The Sahrawi people of the Western Sahara are split off from the rest of civilization by a 2,700km wall stretching across the desert: a stark physical reminder of an independence struggle which remains unresolved after 40 years. In the four decades since Moroccan troops entered and occupied the remote territory in 1975, the resulting conflict and struggle for independence has barely been reported, and has largely been overlooked by the international community.
This ‘media invisibility’ is in stark contrast to coverage of other situations where a population has been divided: such as the Cold War separation of East and West Germany, and the ongoing conflict between Israel and Palestine. Even on the rare occasions when the territory does make the news, there is often a lack of background context to the dispute, which dates back to the end of the colonial era.
What is today known as Western Sahara, was a former Spanish Colony up until the 1975 ‘Madrid Agreement’, in which Spain agreed to end colonial rule, and control of the area was passed on to Morocco and Mauritania. Mauritanian troops soon withdrew, and Morocco annexed the territory. These events were followed by a 14-year guerrilla war between Moroccan troops and the Polisario Front – a group fighting against the perceived occupation, operating from neighbouring Algeria.
To counter the rebel movement, Morocco built a 2,700km wall in the 1980’s to separate the troubled territory from the rest of the country. The wall remains in place today, manned by an estimated 120,000 Moroccan soldiers and surrounded by thousands of landmines which have wounded more than 2,500 people over the last four decades. The heavily-militarized wall remains in position despite the fact that the conflict officially ended in 1991, after a UN-brokered ceasefire agreement was signed by both sides.
In the years immediately after the violence ended, the outlook began to look more positive: the UN set up a Peacekeeping Mission in 1992, known as the ‘UN Mission for a Referendum in Western Sahara’. The aim of the mission was to give the Sahrawi people a vote on self-determination; yet 25 years later this has still not materialized, and the political situation remains deadlocked.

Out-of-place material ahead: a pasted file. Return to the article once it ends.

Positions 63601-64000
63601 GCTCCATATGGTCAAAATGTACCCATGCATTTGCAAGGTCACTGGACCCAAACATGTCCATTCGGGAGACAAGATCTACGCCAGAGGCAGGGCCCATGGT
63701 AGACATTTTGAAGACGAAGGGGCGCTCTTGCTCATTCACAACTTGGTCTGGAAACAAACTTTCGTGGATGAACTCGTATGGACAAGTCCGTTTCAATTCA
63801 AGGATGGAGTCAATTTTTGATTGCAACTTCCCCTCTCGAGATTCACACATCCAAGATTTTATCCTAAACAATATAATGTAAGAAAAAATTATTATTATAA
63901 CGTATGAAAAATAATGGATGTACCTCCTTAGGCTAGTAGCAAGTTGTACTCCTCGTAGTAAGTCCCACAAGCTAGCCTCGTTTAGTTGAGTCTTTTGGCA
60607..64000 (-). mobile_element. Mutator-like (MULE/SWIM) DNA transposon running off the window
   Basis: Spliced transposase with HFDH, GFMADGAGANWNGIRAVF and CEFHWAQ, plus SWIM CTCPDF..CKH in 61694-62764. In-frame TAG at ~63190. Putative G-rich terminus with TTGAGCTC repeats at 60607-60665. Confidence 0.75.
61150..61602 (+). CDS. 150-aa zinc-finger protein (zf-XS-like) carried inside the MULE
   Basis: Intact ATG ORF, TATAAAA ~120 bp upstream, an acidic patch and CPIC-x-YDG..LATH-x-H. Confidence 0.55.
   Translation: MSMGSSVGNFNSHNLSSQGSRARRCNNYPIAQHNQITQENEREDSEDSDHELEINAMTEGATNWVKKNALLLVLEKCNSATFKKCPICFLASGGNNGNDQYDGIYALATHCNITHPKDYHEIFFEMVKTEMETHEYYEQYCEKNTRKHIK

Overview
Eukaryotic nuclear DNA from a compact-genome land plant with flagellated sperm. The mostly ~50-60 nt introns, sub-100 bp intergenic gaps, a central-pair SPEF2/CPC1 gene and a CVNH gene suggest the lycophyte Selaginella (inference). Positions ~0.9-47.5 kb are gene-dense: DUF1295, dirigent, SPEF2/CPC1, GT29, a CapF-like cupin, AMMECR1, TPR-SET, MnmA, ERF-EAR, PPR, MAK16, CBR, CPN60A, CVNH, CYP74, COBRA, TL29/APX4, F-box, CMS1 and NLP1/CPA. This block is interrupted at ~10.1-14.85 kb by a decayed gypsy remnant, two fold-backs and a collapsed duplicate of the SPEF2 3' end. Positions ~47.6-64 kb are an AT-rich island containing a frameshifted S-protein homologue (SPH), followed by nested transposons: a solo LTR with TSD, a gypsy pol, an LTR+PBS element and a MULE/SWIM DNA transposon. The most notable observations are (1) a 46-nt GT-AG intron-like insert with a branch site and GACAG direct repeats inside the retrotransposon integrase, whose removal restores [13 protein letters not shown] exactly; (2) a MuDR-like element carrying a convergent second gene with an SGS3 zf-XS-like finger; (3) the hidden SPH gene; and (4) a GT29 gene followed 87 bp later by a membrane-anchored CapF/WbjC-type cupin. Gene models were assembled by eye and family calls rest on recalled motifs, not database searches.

The lack of any meaningful progress is a cause of increasing frustration amongst the native people of Western Sahara, with more than 155,000 of them still living in refugee camps in neighbouring Algeria after being displaced by the conflict. Morocco has continually rejected independence as an option, and has been accused over the years of abusing human rights and using excessive force against protestors. For example, several people were killed when security forces broke up a pro-independence demonstration, at a protest camp just outside the capital Laayoune in November 2010.
The Moroccan government has a different perspective on the situation, claiming that Morocco has rightful historical claims to the land. In support of this, the Almoravid Dynasty encompassed both of what is now present-day Morocco and Western Sahara, long before the Spanish colonial era began in 1884. In the current context however, continued control of the area gives the ruling Monarchy legitimacy in the view of many Moroccan citizens, whilst many envisage a path towards the eventual legal annexation of the territory.